The fact that this question is framed the way it is — do we need a state-directed economy instead of our current system — points to the very problem facing the United States in its geo-political/economic challenge with China. In the United States, the choice is almost always framed as either become like China — heavy-handed and mercantilist — or remain a pure and unadulterated free market, shining city on a hill, sullied only by crony-capitalist inspired deviations like the Export-Import Bank.

In fact, China is not so much a state-directed economy as a state-enabled one. China generally lets its “capitalist” companies make the investment decisions they want and then supports them with purloined technology, massive subsidies, and a protected domestic market. And ever since Alexander Hamilton’s first report on industrialization, the United States has employed domestic policies to industrial restructuring.

The problem today is that too many on the right are committed to an Ayn Rand vision of unfettered, noble capitalists where markets alone maximize economic welfare. And too many on the left are committed only to a project of ensuring that discriminated identity groups are privileged.

The reality is that if we are to avoid losing not only most of our existing advanced industries (such as aerospace, biopharmaceuticals, computers, internet, and semiconductors) but also our leadership in emerging industries (such as artificial intelligence, 3-D printers, grid-scale batteries, drones, robotics, electric vehicles, and quantum computing), America needs its own national advanced industry strategy.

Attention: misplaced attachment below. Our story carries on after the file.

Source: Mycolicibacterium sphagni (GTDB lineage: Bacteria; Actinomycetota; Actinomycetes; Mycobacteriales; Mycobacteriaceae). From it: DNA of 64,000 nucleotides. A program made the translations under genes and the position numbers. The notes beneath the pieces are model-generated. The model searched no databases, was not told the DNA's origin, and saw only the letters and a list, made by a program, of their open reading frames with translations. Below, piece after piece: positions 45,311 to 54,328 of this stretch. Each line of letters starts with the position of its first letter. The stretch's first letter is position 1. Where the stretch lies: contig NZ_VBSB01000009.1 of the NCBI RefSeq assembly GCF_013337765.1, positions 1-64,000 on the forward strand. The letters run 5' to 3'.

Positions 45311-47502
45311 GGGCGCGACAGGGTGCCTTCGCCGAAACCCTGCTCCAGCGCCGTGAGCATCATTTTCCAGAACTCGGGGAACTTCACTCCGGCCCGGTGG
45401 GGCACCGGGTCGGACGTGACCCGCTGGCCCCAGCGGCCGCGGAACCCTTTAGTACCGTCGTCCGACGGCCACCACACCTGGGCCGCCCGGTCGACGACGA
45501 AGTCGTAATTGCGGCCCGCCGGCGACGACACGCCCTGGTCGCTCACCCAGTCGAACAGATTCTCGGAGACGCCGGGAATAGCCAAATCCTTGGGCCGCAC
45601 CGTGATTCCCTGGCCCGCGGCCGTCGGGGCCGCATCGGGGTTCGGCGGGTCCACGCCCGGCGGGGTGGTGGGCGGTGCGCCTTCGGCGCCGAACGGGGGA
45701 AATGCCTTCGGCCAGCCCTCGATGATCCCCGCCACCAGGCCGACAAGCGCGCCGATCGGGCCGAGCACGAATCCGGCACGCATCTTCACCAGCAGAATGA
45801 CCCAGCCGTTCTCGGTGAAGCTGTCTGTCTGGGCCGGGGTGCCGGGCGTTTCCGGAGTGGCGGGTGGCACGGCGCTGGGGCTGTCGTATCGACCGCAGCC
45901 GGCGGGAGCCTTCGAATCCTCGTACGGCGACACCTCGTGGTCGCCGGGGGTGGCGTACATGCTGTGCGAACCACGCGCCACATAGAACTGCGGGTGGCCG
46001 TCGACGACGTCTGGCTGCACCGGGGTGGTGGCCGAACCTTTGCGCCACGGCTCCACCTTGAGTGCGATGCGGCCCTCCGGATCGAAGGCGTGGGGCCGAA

In innovation-based industries where success depends on robust profits to continually reinvest in the next cycles of innovation, massively subsidized Chinese competitors, enjoying protected markets and purloined foreign technologies, represent an existential threat to US advanced industry companies. Some will say, “Who cares? After all, computer chips, potato chips, what’s the difference?” Try fighting a war with “potato chips.” Try supporting millions of high-wage jobs with “potato chips.”

One final point: Picking winners does not, and should not, mean picking individual companies, Qualcomm or anyone else. It does mean picking critical industries and technologies and supporting them with robust investments, particularly in pre-competitive, public-private R&D partnerships. If that is picking winners or “industrial policy” so be it.


Claude Barfield, resident scholar and former consultant to the office of the US Trade Representative.

For those of us of a certain age (old), Michael Lind’s call for a new industrial policy and support for leading-edge national champions brings back a cascade of (bad) memories. Periodically, the US goes through a period of panic, fearful that some other nation is catching up with us technologically, portending dire future results both economically and militarily. Three decades ago, it was a resurgent Japan; today it is a rising China, which unlike Japan is a potential future foe.